Detroit garage trio the Hentchmen have been in business for 12 years, starting back when many of the current spate of garage rockers were still in shortpants. In other words, they’ve been cool since long before garage was cool again (even though it was never NOT cool, ya know?). And they’ve done it by following the most important rule of garage: Keep It Simple, Stupid. With only a drumkit, guitar, and Farfisa organ (played by Mike Latulippe, Tim Purrier, and John Szymanski, respectively), the Hentchmen prove that straightforward, fun rock will never go out of style. The band’s latest, Form Follows Function captures everything that’s right with garage.
The Hentchmen aren’t a gimmick band and they don’t, based on band photos in the liner notes, boast a hipper-than-thou wardrobe, but the bandmembers know that what matters most is the music coming out of the speakers. Admittedly, Form Follows Function sounds a little cleaner than the band’s earlier efforts, but they still sound like the house band that would be playing at the coolest house party you can imagine (you know, the one where the kicked keg gets thrown into the pool and everyone stays up til dawn). There’s not a slow or somber track on Form Follows Function, and if not for the Forty Fives’ High Life High Volume, FFF could be the garage party album of the year.
But back to the wonders of simplicity. Sonically, the band could have time traveled from 1965—witness Purrier’s chiming guitar on “Love”, the jangle of “Bewfre the Dog”, Szymanski’s friendly Farfisa on all the songs. Too, the band is more jangly than fuzzed-out; the Hentchmen are not a snide-sounding rock band. They rock for three upbeat minutes, then bound to the next song. Thematically, as well, the band has a wide-eyed innocence that I associate with both simplicity and ‘60s garage. It’s a claim I’ve made in past reviews, and it’s one I’ll make again: The Dictators’ Dick Manitoba summed up the entire garage scene in 1975 when he noted that “There’s nothing else in this crazy world except for cars and girls.” The Hentchmen are clearly familiar with the Gospel According to Manitoba: Lead singer Szymanski recounts a fifth grade crush on “Love”, advocates the literal hosing down of smokin’ hot chicks on “Waterer Down” (genial lines like “Call the V.F.D.!” makes the song less prurient than my description makes it seem), and namechecks a few life-shaping car movies on “Cars on Film” (Bullitt, The French Connection, Gone in 60 Seconds [“not the remake”]). The band also delves into the mystery that is the female mind on “All About Girls”: “Do they care about cars or guitars?” The question is never answered.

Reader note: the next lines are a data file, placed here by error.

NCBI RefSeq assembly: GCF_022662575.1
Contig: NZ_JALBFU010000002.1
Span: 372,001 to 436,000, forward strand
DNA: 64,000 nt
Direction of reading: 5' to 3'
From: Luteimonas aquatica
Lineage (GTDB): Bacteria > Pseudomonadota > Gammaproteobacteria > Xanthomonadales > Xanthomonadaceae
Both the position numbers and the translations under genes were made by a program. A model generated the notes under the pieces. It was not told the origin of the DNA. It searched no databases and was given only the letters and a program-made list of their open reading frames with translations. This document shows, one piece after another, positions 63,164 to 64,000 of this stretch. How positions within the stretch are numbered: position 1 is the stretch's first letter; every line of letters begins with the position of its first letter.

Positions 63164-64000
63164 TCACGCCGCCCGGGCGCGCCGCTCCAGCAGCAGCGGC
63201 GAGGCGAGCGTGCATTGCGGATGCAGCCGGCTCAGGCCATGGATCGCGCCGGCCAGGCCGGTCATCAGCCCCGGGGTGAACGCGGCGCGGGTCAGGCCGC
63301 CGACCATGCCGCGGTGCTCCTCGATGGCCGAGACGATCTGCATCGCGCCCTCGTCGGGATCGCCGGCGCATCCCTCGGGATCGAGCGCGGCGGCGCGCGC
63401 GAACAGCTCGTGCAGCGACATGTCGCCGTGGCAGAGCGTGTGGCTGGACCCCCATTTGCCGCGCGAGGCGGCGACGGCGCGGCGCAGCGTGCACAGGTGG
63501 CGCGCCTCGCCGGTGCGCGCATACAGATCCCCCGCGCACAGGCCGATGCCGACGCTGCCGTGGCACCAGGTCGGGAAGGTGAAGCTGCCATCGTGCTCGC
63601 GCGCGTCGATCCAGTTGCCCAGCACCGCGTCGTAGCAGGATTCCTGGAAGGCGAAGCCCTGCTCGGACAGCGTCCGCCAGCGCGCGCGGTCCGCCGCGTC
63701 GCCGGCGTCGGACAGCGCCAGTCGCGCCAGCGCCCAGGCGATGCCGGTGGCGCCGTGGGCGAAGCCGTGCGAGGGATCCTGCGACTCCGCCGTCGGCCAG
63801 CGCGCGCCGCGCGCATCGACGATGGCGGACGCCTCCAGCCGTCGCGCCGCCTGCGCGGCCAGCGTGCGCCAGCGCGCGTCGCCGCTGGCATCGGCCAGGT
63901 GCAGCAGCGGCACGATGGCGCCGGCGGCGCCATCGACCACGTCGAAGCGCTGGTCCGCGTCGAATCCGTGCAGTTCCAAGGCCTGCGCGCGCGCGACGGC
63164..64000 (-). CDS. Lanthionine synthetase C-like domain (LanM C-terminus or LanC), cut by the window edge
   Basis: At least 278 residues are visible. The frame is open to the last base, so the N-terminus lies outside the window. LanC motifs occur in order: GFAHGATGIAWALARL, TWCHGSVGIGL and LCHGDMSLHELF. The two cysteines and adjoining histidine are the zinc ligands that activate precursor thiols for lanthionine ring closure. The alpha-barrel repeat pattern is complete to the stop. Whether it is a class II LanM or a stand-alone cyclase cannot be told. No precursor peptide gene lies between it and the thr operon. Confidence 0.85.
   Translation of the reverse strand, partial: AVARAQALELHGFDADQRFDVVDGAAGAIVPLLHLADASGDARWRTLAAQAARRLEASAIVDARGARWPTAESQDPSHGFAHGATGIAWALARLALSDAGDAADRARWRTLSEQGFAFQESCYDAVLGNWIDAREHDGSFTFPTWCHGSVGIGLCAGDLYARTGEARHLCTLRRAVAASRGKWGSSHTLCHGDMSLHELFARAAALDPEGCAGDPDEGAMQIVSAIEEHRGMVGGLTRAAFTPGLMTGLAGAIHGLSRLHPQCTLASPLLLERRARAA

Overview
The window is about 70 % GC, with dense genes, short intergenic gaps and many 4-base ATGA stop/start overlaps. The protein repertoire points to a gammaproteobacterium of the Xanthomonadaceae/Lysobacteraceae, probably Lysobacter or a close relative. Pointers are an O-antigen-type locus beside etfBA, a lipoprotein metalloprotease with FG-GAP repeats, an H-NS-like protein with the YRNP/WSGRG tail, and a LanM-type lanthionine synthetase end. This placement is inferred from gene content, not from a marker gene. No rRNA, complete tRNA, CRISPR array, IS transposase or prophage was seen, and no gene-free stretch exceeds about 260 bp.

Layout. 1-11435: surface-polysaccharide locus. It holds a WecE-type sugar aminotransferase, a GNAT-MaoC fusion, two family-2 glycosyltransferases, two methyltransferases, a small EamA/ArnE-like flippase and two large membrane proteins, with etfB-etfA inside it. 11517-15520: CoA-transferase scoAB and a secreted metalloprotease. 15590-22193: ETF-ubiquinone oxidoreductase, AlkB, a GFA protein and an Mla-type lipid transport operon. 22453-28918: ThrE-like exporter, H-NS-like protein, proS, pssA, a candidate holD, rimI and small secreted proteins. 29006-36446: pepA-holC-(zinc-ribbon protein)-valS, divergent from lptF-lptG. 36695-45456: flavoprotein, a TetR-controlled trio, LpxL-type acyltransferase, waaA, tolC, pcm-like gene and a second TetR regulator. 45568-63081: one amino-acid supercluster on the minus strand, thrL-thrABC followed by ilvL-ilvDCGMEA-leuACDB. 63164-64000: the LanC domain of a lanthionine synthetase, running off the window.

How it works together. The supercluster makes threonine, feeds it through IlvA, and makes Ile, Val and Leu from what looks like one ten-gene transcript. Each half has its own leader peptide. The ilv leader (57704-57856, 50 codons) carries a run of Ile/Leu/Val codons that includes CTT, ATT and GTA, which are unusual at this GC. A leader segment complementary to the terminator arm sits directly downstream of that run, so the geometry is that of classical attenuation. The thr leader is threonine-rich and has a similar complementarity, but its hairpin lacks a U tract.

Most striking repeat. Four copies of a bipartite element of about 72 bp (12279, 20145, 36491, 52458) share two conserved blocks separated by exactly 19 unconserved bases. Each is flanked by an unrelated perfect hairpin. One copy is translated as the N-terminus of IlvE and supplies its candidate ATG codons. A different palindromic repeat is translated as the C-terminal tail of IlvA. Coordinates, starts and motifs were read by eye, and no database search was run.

The few non-girl or -car related tracks also show that the band problems are goofy. “Thief on Bicycle” casts aspersions on the titular character for stealing a VCR and a penny jar (crime is crime, but a bicycle-riding thief toting a VCR and a lot of change is funny); on the closing track, “Safe at Home”, Szymanski battles a temporary bout of agoraphobia (“I didn’t wanna mingle with the people you meet”). In all, life seems pretty good for the Hentchmen, and that contentment trickles down into their songs.
I mentioned that Form Follows Function is a cleaner-sounding album compared to their earlier efforts; true as that may be, the album is no slick, over-produced affair. A few effects get tossed in the mix, but by and large, it’s just three guys and their instruments. With all the studio trickery too many bands employ these days, an album like Form Follows Function, where a band does a simple thing like rock out the right way (that is, with minimal bells and whistles) is a breath of fresh air. If you’re like me, and you believe a garage-rock album’s primary function is to rock, then the Hentchmen have mastered the form necessary to meet that goal.
We all know how critical it is to keep independent voices alive and strong on the Internet. Please consider a donation to support our work as independent cultural critics and historians. Your donation will help PopMatters stay viable through these changing and challenging times where costs have risen and advertising has dropped precipitously. We need your help to keep PopMatters strong and growing. Thank you.
"PopMatters (est. 1999) is a respected source for smart long-form reading on a wide range of topics in culture. PopMatters serves as…READ the article